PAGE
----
Sluggeaux May 15, 2015 at 3:57 pm

One word: Corruption

Congress allocates the funds. The Presidency and the Congress use the "military" as the definitive self-licking ice cream cone, channeling these vast and wasteful appropriations of fiat money to their cronies, while claiming to be anti-Big Government (it was former Nixon-strategist Mevin Phillips who pegged the Bush dynasty as nothing but a snarling hyena-pack of war-profiteers).

Our Fearless Leader, congress-critters, and their cronies will find the rise of unaccountable surveillance and assassination described above to be a convenient resource when the masses who have been out-sourced by globalization continue with ever-larger Katrina/Ferguson/Baltimore-style uprisings. Just watch.

I will, but hopefully from a "resilient" sideline…

VietnamVet May 15, 2015 at 4:17 pm

I agree with the points of this post. It just does not bring them to a logical conclusion.

Without the draft and tax on the wealthy, none of the wars that America is fighting from Ukraine to Somalia will be won. Simply stated, these privatized conflicts are a means to extract the remaining wealth from Americans until they are so burdened with debt that infrastructure and government collapses.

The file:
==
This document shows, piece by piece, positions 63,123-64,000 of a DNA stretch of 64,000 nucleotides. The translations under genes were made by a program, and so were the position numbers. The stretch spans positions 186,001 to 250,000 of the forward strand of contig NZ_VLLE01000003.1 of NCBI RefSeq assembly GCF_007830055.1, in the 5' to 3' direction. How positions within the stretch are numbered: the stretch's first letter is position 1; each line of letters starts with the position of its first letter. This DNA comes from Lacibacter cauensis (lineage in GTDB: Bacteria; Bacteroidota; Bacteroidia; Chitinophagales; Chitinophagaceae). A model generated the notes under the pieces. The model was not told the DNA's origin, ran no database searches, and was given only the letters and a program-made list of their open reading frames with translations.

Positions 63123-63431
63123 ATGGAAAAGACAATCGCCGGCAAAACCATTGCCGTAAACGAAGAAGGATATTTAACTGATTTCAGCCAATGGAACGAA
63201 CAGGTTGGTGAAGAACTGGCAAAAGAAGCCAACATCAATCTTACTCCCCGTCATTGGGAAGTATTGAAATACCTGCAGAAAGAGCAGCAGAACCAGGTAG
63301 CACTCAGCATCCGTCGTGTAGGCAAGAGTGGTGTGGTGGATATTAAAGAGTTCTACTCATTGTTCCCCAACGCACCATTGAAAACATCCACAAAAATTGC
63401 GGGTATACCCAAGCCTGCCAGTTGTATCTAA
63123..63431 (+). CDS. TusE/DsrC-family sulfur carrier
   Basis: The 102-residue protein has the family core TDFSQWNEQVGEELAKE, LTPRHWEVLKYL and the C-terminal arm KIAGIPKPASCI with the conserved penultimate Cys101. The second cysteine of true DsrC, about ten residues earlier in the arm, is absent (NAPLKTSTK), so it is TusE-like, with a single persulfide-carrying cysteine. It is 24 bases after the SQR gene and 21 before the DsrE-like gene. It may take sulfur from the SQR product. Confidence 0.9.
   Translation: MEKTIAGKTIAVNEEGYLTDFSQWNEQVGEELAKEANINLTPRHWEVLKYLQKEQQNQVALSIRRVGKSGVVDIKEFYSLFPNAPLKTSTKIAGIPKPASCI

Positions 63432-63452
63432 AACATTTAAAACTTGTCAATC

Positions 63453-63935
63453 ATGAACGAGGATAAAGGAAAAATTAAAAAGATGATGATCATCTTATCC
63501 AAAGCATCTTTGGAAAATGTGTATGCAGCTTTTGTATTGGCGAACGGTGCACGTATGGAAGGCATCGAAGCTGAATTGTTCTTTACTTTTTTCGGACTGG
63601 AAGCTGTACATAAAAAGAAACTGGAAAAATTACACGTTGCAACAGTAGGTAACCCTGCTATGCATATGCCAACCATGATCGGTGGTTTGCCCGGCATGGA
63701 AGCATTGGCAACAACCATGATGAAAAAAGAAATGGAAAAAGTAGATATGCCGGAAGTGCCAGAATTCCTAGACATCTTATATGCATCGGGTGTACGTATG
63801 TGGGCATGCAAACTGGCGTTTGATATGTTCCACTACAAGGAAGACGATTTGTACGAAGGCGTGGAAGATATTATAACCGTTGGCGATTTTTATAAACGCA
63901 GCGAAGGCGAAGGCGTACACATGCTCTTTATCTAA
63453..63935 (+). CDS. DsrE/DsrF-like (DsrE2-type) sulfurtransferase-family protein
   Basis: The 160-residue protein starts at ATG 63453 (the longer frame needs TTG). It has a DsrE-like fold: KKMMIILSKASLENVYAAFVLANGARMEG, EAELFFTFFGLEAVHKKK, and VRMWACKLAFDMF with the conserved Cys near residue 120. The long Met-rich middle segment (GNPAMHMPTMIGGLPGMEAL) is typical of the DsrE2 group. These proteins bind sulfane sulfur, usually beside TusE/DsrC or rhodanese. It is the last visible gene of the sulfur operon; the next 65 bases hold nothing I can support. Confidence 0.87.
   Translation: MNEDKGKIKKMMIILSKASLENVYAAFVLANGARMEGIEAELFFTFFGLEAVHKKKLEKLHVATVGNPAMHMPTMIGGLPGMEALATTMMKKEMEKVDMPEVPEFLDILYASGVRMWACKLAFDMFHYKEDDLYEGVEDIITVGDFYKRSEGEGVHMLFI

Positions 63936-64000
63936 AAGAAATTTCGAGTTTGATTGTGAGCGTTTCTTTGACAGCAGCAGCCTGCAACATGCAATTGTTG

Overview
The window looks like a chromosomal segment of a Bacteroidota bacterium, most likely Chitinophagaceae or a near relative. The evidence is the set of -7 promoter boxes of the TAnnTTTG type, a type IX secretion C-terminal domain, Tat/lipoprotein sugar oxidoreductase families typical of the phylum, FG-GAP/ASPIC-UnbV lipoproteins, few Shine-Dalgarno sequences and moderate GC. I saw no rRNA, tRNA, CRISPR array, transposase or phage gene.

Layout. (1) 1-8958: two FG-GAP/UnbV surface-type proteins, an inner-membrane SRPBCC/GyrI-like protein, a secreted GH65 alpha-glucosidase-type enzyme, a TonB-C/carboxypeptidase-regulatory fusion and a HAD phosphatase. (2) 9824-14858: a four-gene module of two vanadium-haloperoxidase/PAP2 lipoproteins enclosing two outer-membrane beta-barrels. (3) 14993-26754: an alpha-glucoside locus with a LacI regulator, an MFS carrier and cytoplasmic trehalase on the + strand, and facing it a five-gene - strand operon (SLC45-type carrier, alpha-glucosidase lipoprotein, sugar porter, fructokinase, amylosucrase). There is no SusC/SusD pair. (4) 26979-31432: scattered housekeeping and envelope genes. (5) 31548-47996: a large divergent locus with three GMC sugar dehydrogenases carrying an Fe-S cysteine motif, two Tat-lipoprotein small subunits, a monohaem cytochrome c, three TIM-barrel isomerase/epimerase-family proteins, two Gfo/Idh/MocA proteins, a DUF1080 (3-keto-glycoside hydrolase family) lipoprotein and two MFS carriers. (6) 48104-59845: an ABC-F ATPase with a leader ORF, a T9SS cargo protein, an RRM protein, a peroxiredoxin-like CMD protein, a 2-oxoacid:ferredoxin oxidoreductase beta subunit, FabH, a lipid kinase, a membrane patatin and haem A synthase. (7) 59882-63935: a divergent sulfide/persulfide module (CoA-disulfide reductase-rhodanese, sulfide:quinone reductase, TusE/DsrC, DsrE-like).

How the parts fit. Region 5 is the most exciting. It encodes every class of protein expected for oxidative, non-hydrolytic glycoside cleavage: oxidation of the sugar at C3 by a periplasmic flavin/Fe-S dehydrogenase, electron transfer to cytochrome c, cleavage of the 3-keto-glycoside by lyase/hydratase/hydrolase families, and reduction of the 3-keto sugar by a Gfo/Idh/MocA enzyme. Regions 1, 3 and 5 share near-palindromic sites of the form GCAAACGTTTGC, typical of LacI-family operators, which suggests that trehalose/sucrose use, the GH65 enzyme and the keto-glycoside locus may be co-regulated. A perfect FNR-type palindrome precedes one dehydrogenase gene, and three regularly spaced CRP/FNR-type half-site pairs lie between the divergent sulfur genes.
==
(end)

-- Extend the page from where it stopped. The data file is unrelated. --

North America will be borderless fiefdoms separated by language and cartel enforcers; that is if mankind avoids nuclear war, plagues, or a climate collapse.

OpenThePodBayDoorsHAL May 15, 2015 at 6:10 pm

OK, my third comment, this subject is very close to my heart.

Everyone uses an outdated lens when looking at war today, the old paradigm had nations seeking to acquire territory, resources, factories, the "spoils of war". But today *war making itself* IS the treasure: no reason to try to capture and hold territory or resources, the mere act of making a new war pumps dollars to the corporate and government elites.

We waste endless ink trying to parse the strategic implications of this or that conflict, who is in it, and what they could gain. That's meaningless today: just go start punching someone, anyone. This explains America's flailing around the globe, desperate to find a new enemy at every turn. The Cold War ending was a giant blow to these forces, the GWOT worked well for a while but is getting stale, hence the glee at demonizing Russia.

In between we punch Libya, try to punch Syria, get all bloodthirsty about Iran…I mean it's just so obvious. None of these have to have any glimmer of rationale about being in our "strategic interest", when KFC gets multi-million $ no-bid contracts to set up shop behind the trenches, you know the fix is in.

OIFVet May 15, 2015 at 6:26 pm

I generally agree, but I think that there is another dimension: exerting stronger control over the population as its standard of living declines ever more. The War on Terra ushered in the legalization of the tools for control: domestic surveillance, the militarization of police, the creation of the fusion centers, etc. Of course that's good for bidness, so we really have a twofer. So for all the justified criticisms toward the author's belief that we actually had a democracy, he is correct that whatever crapp and imperfect illusion of freedom there was is taken away gradually.